To obtain the maximum strength, solvent resistance, creep resistance, heat resistance and freedom from tackiness, the reactive components consisting of the polyenes and polythiols are formulated in such a manner as to give solid, crosslinked, three dimensional network polythioether polymer systems on curing. In order to achieve such infinite network formation, the individual polyenes and polythiols must each have a functionality of at least 2 and the sum of the functionalities of the polyene and polythiol components must always be greater than 4. Blends and mixtures of various solid polyenes and various liquid polythiols containing said functionality are also operable herein.
The solid compositions to be cured in accord with the present invention may, if desired, include such additives as antioxidants, accelerators, dyes, inhibitors, activators, fillers, thickeners, pigments, anti-static agents, flame-retardant agents, surface-active agents, extending oils, plasticizers and the like within the scope of this invention. Such additives are usually pre-blended with the polyene or polythiol prior to or during the compounding step. The aforesaid additives may be present in quantities up to 500 or more parts based on 100 parts by weight of the polyene-polythiol curable compositions and preferably 0.005-300 parts on the same basis.
The solid polythioether-forming components and compositions, prior to curing may be admixed with or blended with other monomeric and polymeric materials such as thermoplastic resins, elastomers or thermosetting resin monomeric or polymeric compositions. The resulting blend may be subjected to conditions for curing or co-curing of the various components of the blend to give cured products having unusual physical properties.
Although the mechanism of the curing reaction is not completely understood, it appears most likely that the curing reaction may be initiated by most any free radical generating source which dissociates or abstracts a hydrogen atom from an SH group, or accomplishes the equivalent thereof. Generally, the rate of the curing reaction may be increased by increasing the temperature of the composition at the time of initiation of cure. In many applications, however, the curing is accomplished conveniently and economically by operating at ordinary room temperature conditions.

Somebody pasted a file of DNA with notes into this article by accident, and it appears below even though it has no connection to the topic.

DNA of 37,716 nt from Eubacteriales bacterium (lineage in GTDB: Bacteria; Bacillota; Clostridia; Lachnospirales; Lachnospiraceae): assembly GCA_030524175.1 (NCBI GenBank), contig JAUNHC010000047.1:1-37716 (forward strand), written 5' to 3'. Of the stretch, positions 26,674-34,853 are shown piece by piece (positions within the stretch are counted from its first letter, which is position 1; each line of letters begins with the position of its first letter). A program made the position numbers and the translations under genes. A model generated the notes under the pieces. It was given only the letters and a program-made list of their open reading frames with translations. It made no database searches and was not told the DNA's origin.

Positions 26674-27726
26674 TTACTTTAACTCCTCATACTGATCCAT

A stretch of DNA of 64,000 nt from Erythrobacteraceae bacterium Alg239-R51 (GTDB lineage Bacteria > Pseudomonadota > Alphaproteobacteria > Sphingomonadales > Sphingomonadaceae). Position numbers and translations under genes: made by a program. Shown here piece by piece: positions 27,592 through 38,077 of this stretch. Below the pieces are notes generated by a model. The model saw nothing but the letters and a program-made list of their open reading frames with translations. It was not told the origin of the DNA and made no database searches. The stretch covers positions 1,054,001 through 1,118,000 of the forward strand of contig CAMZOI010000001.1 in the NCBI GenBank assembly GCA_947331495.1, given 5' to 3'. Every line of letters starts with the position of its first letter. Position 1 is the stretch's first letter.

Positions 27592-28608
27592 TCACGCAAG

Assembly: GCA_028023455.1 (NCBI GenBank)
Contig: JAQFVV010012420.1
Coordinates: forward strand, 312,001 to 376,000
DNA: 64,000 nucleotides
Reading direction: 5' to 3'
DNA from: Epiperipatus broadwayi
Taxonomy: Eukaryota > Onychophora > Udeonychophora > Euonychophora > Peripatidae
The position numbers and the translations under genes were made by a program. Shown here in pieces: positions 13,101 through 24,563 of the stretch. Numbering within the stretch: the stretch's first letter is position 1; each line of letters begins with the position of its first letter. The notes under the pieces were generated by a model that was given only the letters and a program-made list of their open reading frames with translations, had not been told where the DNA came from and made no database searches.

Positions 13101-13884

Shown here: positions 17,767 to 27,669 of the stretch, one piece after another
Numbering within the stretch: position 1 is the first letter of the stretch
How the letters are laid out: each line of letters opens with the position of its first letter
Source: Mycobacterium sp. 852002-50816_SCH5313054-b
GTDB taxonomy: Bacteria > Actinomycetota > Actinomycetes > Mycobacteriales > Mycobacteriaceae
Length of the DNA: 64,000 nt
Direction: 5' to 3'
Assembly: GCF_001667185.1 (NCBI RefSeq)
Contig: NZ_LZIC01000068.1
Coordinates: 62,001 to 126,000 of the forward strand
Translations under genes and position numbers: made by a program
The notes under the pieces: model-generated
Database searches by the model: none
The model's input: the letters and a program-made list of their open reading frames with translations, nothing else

Operable curing intitiators or accelerators include radiation such as actinic radiation, e.g., ultraviolet light, lasers; ionizing radiation such as gamma radiation, x-rays, corona discharge, etc.; as well as chemical free radical generating compounds such as azo, peroxidic, etc., compounds.
Azo or peroxidic compounds (with or without amine accelerators) which decompose at ambient conditions are operable as free radical generating agents capable of accelerating the curing reaction include benzoyl peroxide, di-t-butyl peroxide, cyclohexanone peroxide with dimethyl aniline or cobalt naphthenate as an accelerator; hydroperoxides such as hydrogen peroxide, cumene hydroperoxide, t-butyl hydroperoxides; peracid compounds such as t-butylperbenzoate, peracetic acid; persulfates, e.g., ammonium persulfate; azo compounds such as azobis-isobutyronitrile and the like.
These free radical generating agents are usually added in amounts ranging from about 0.001 to 10 percent by weight of the curable solid polyene-polythiol composition, preferably .01 to 5 percent.
The curing period may be retarded or accelerated from less than 1 minute to 30 days or more.
Conventional curing inhibitors or retarders which may be used in order to stabilize the components or curable compositions so as to prevent premature onset of curing may include hydroquinone; p-tert-butyl catechol; 2,6-di tert-butyl-p-methylphenol; phenothiazine; N-phenyl-2-naphthylamine; phosphorous acid; pyrogallol and the like.